Action and adventure comics simply don't get any better than this epic graphic novel by Jiro Taniguchi. Conceived of as an homage to the "spaghetti westerns" of cinema and bandes dessinée – especially the Lt. Blueberry series by Jean "Moebius" Giraud, Taniguchi outdoes them all in this tale of cowboys and indians... and samurai!
Sky Hawk is an historically accurate account of the post-civil war American west. As the railroads spanned the continent, an alliance (some might call it a conspiracy) of the railroad companies, the US government and gold hungry settlers of European ancestry pushed the Native American Indians off of more and more of their traditional lands. This inevitably led to conflicts, clashes, battles, and all-out war. As this was occurring in the American west, across the Pacific Ocean Japan was in the midst of what has come to be known as the Meiji Restoration. This too was triggered by the armed might of the US. Led by Commodore Perry, in 1853 America more or less forced Japan to open to "the west." Japanese leaders soon after realized that they needed to modernize their society in order to avoid being colonized. As a result, Japan's traditional feudal society of lords and their retinues of samurai warriors was brought to a close, and a market economy was institutionalized.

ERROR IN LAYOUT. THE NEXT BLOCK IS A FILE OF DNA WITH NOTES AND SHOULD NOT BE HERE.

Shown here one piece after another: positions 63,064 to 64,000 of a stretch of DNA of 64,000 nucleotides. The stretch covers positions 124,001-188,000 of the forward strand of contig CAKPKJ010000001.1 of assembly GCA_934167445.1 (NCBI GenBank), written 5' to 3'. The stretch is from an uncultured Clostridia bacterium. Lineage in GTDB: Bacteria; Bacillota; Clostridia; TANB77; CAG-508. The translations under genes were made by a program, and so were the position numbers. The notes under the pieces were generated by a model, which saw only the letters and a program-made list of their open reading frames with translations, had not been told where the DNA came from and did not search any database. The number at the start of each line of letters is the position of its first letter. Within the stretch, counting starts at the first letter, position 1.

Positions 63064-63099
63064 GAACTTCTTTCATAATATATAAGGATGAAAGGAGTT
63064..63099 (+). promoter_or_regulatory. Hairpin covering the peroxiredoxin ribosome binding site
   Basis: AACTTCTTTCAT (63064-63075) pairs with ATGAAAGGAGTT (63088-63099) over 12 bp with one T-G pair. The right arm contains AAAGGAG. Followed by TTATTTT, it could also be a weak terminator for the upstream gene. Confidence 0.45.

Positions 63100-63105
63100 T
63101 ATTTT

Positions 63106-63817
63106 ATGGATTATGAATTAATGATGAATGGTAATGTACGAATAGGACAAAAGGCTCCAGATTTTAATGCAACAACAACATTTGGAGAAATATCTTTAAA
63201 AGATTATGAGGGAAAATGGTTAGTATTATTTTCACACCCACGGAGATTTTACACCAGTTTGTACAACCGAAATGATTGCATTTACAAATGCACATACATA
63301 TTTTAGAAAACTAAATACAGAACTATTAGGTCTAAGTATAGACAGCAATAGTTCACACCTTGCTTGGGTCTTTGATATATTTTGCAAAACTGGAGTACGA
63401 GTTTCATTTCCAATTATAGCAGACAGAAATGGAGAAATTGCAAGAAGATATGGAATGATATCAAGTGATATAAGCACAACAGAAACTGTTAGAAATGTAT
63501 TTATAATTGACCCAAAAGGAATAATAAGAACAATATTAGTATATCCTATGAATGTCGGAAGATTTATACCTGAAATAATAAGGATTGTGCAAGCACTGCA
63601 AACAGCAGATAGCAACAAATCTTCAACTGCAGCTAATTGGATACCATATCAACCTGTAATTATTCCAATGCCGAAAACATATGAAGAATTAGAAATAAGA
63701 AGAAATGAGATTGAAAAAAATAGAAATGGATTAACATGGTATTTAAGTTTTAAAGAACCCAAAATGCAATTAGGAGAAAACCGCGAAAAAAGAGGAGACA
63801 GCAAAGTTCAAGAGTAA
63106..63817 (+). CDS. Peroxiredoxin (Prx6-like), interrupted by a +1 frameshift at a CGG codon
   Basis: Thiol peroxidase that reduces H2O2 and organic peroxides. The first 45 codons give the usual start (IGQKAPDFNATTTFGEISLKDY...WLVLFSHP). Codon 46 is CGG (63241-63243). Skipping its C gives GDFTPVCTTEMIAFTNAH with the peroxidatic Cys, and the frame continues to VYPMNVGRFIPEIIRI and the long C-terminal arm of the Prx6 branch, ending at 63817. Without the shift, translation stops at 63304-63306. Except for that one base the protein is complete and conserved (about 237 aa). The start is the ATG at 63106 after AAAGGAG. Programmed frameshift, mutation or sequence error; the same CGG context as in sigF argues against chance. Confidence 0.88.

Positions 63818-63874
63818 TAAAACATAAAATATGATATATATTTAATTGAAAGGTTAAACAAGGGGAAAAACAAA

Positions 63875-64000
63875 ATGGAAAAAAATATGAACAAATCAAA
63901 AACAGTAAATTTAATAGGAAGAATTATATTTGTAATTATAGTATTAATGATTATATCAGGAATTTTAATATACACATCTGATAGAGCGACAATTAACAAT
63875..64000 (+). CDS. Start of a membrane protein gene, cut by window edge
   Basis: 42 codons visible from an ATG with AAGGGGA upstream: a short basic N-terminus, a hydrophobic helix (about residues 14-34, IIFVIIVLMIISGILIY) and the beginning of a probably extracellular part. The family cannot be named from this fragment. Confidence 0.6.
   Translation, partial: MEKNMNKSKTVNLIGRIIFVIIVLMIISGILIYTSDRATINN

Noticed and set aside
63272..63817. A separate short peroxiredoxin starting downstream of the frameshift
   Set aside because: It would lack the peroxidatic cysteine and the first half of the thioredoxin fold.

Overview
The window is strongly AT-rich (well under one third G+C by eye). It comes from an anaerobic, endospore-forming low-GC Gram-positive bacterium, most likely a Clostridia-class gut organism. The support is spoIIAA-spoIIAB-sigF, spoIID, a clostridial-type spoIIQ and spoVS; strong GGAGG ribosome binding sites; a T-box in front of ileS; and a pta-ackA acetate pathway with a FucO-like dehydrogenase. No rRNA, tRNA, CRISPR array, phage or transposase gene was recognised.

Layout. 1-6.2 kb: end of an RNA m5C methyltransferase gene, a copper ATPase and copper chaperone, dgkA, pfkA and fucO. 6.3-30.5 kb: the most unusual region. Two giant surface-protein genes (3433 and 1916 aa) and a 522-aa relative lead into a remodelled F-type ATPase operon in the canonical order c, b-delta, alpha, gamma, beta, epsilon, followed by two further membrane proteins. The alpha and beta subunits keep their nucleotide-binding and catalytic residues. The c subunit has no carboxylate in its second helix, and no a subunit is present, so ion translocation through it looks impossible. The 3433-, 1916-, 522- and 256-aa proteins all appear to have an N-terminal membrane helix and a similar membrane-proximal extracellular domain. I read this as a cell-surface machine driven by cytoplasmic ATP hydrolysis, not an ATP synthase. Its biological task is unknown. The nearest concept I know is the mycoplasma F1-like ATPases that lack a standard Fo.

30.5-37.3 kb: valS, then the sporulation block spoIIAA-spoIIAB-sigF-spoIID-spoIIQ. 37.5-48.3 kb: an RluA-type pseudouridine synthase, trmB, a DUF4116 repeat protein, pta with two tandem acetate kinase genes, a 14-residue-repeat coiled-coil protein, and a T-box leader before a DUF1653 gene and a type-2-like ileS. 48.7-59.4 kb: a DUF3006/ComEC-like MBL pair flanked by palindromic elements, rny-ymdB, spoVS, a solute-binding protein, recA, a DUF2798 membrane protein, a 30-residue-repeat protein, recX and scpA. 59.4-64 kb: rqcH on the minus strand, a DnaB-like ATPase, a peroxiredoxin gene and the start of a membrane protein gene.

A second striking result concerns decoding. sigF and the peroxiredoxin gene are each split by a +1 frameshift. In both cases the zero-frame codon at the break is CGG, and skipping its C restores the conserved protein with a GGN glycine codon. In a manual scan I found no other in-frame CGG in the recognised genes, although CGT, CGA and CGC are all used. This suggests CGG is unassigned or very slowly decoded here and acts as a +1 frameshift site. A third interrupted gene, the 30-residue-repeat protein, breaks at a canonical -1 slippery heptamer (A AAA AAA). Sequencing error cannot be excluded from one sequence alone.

Here in the pages of Sky Hawk, a pair of these newly unemployed samurais emigrate to America and find themselves in the middle of the epic conflict then unfolding in the American west, specifically between the Oglala Sioux – and later, also the Lakota Sioux – and the Euro-American settlers, the Railroad companies, and, finally, the US Army. The action then unfolds according to the conventions of the (spaghetti) western genre. In the masterful hands of Jiro Taniguchi – who passed on to the next plane of existence in 2017, to the watch over comics readers from his throne in the comics pantheon – these conventions are merged with those of the samurai adventure and apotheosized in this one-of-a-kind graphic novel. Readers will encounter the historical figures of Crazy Horse, Sitting Bull and General George Custer and some historical battles will be depicted, but this is primarily a work of fiction that is the product of Taniguchi's inspired imagination. And, while cultural appropriation is inevitable in any work of this sort, Taniguchi is clearly very sympathetic to the culture of Native Americans, and does as good a job of representing their plight here in Sky Hawk as in any comics work we have ever encountered.